Thomas Hepworth House – 214 New Street, Beaufort SC

Built in: between 1717 and 1722
Rebuilt in: 1760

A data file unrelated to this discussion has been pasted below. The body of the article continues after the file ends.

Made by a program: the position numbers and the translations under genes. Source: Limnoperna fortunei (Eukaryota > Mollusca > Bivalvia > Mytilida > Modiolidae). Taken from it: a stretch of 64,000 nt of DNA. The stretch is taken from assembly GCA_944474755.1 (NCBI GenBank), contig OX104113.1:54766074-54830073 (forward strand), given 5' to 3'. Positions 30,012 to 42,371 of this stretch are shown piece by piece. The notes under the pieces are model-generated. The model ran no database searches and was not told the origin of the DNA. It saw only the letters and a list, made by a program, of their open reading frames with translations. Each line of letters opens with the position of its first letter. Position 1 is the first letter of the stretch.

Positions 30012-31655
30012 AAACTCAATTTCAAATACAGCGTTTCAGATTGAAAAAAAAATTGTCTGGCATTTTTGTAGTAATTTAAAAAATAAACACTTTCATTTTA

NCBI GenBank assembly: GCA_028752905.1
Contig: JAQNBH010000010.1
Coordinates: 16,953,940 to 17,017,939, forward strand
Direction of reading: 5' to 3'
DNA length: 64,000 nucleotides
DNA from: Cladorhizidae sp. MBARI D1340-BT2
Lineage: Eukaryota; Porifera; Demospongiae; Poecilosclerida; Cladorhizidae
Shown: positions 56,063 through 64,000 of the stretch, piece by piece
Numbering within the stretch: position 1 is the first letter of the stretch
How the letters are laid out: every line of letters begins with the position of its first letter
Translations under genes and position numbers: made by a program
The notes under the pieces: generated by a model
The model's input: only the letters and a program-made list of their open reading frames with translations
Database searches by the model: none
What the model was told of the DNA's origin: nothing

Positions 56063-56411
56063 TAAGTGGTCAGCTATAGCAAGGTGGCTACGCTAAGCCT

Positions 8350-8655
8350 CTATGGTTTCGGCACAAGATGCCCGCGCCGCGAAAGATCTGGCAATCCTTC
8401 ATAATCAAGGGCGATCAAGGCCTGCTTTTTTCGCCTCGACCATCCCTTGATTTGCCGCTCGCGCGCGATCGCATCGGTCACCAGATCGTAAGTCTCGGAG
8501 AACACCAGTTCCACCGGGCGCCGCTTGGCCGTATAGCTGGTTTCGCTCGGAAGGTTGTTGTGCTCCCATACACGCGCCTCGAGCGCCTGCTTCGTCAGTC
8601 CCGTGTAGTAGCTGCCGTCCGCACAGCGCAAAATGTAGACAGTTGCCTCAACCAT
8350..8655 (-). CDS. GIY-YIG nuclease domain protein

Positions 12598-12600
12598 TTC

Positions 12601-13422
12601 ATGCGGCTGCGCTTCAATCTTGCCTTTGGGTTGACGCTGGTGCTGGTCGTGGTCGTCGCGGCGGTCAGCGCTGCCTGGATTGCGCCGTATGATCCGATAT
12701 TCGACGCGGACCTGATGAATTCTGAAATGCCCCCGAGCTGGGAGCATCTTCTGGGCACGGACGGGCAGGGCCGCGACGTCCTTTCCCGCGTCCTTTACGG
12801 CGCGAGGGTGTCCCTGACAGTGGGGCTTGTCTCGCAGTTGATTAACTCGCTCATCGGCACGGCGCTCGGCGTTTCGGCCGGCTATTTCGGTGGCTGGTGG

This house has long been referred to as the oldest house in Beaufort with a construction date of 1717 cited. This date is possibly far too early, with stylistic evidence suggesting a construction, or reconstruction, date of circa 1760. It is documented that Thomas Hepworth, Chief Justice of the Colony, acquired an original grant for the property in 1717 that carried a stipulation that a house be built within five years. Hepworth sold the property to Thomas Burton in 1741. Subsequent owners included the Barnwell, Deveaux, and Johnson families. Writing in 1871 of the War of Revolution as it affected Beaufort, Dr. John A. Johnson stated: “The only remaining memorials of that war within our present view are the two redoubts in the north western suburbs and the little Dutch house on the comer of Port Republic and New Streets.” He continued: “At the close of the last century (eighteenth) an early cotton gin was invented and the first one was exhibited in the large front parlor of the antiquated Dutch-looking building at the south west corner of New and Port Republic Streets, to the moderns known as Republican Headquarters.” In the early 1800s William Fickling conducted a private school for boys in this house. It later served as a meeting place for local Masons. During World War II, the house was converted into apartments. The house was restored to a single family residence by Mr. & Mrs. Somers Pringle in the 1950s. The house is a Colonial two-story cottage with a side porch. Its roof lines are simple gables broken by side dormer windows. A local tradition that ventilation piercings on the north side of the tabby foundation were intended as rifle slots for defense against Indian attack is without documented basis. The floor sills are hand hewn from whole trees adzed to 16 inches. The chimney is seven feet square set on a footing but finished to give the appearance of four chimneys. The origin of the attached stair tower to the south has not been established, but it is known the house was extended one bay to the east (toward New Street) between 1884 and 1899.

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